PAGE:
U.S. meat plants are operating at only 60% of normal capacity while 400,000 hogs per week are backing up, the head of the Commodity Futures Trading Commission’s Livestock Market Task Force looking out for market manipulation amid the coronavirus said Wednesday.
Dave Amato, an economist in the CFTC’s Division of Market Oversight who has been appointed by CFTC Chairman Heath Tarbert to head the task force, told the CFTC’s Agricultural Advisory Committee, “The market is reacting the way we would expect.” He added, “These are definitely strange times.”
Packing plants have become “the most significant hot spots for COVID-19,” Amato noted, hours after Tyson Foods closed a plant in Waterloo, Iowa, after more than 180 cases of COVID-19 were linked to the plant.
About 8% of U.S. meat packing capacity is “off line,” with most plants operating at only 50% to 75% of normal production due to employee absenteeism, resulting in the industry operating at only 60% of normal capacity, he said.
Pork plants normally process 2.5 million hogs per week, but with the virus that is reduced to about 2.1 million hogs per week, leaving 400,000 hogs per week backing up, Amato said.
“There are some things you can do to mediate that, but at the end of the day if you have that many hogs with no home to find, we are probably going to see some euthanization as well,” he added.
At the same time, about 8% of milk is being dumped, and poultry producers are getting letters from processors urging them to kill chickens, he said.
“This is the Holcomb fire times 10 or 15 or 20 because of the number of plants that are at stake and the states that are involved and number of workers who are out,” Amato said, referring to the fire last year in a Tyson’s plant in Kansas that could kill 6,000 cattle per day and had to be shuttered.
Amato said it’s unclear whether plants will be on line next month or whether they will be off plane. If plants are not slaughtering animals, Amato said, it is possible that cash and futures prices will continue their downward slide while boxed beef prices rise because there is “less and less product moving through the system.” Markets are so volatile, Amato said, that investors are shying away from the futures market out of both fear and uncertainty.
After the Holcomb plant shut down, cattle prices went so low that ranchers charged market manipulation. The Agriculture Department’s Packers and Stockyards division is still investigating the Holcomb situation. At the beginning of the COVID-19 crisis, while consumers stormed stores to buy meat, cattle prices were so low that ranchers again charged manipulation, and Agriculture Secretary Sonny Perdue added an investigation of those market conditions to the Holcomb investigation.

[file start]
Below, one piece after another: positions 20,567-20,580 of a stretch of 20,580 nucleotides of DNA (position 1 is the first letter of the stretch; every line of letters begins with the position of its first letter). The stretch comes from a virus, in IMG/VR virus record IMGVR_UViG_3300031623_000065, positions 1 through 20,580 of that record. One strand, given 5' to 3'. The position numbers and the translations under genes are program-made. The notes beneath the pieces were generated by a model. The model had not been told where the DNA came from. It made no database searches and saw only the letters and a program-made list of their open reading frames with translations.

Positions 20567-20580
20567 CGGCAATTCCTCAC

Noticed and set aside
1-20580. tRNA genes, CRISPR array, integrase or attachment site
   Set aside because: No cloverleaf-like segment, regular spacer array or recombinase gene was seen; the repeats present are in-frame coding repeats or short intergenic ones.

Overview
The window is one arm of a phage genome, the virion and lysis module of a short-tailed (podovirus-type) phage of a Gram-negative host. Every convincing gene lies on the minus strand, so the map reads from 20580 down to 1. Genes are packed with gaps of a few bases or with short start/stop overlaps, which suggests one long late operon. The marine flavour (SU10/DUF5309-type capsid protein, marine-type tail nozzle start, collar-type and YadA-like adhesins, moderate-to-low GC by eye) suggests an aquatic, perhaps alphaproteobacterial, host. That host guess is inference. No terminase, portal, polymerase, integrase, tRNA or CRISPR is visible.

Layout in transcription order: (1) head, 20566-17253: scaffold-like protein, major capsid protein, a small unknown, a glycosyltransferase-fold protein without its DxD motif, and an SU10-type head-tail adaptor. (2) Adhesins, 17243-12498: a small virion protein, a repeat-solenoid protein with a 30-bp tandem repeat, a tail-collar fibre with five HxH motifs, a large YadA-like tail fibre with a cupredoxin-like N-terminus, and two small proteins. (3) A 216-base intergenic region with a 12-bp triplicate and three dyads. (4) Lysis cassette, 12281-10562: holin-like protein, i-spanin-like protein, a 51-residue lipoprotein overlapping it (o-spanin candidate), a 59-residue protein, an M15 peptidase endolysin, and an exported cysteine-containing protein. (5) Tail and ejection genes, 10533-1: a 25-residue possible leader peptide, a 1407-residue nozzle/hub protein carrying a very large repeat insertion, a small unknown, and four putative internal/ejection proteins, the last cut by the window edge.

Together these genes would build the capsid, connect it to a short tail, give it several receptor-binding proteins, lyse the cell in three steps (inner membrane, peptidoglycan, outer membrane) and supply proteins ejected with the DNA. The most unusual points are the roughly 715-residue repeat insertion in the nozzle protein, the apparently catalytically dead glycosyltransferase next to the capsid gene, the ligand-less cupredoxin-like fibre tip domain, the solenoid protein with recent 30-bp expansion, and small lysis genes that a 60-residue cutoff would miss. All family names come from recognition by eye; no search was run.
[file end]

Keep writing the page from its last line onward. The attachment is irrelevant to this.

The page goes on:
Derek Sammann, the global head of Commodities & Options Products for the CME Group, told the committee, which met virtually, that, while market participants were upset by the wide variation between cattle spot prices and futures prices, the market reacted appropriately because investors were pricing in the impact of closed food service outlets, the potential for additional shelter-in-place orders and the possibility that COVID-19 might shut down processing plants – all factors which have come to pass.
“The measure of the effectiveness of a futures contract is not if a futures contract matches today’s spot price, which it rarely will in volatile prices and uncertain markets. Instead, it is how effectively it enables the convergence between the futures and the cash price by the end of the delivery period,” Sammann said.
Asked whether agricultural futures might follow oil futures prices and go into negative territory, Sammann said that is very unlikely because oil prices decreased so much out of fears that the United States was running out of oil storage capacity, and agricultural commodities are easier to store. Hog prices would move into negative territory only if all the slaughter capacity in the country were shut down, he said.
Tarbert told the committee, “Our market analysts are watching for any indication that prices are moving in an uneconomic manner relative to the underlying commodity’s cash prices. Specifically, we are monitoring to see if, for example, traders are attempting to manipulate futures prices through disruptions caused by supply and demand shocks.”
Tarbert also announced that he will soon appoint a CFTC liaison to USDA for the first time in the CFTC’s 45 years of existence. He noted that the original Commodity Exchange Act requires that the USDA appoint a liaison officer for purposes of maintaining a connection between the USDA and the CFTC.
“Reciprocating with our own liaison will ensure robust dialogue and continued coordination regarding matters of mutual interest,” Tarbert said.
Perdue also told the committee about the Trump administration’s various efforts to address the coronavirus pandemic and pledged to monitor the food supply and markets from “farm to table.”
Jerry Hagstrom can be reached at email@example.com
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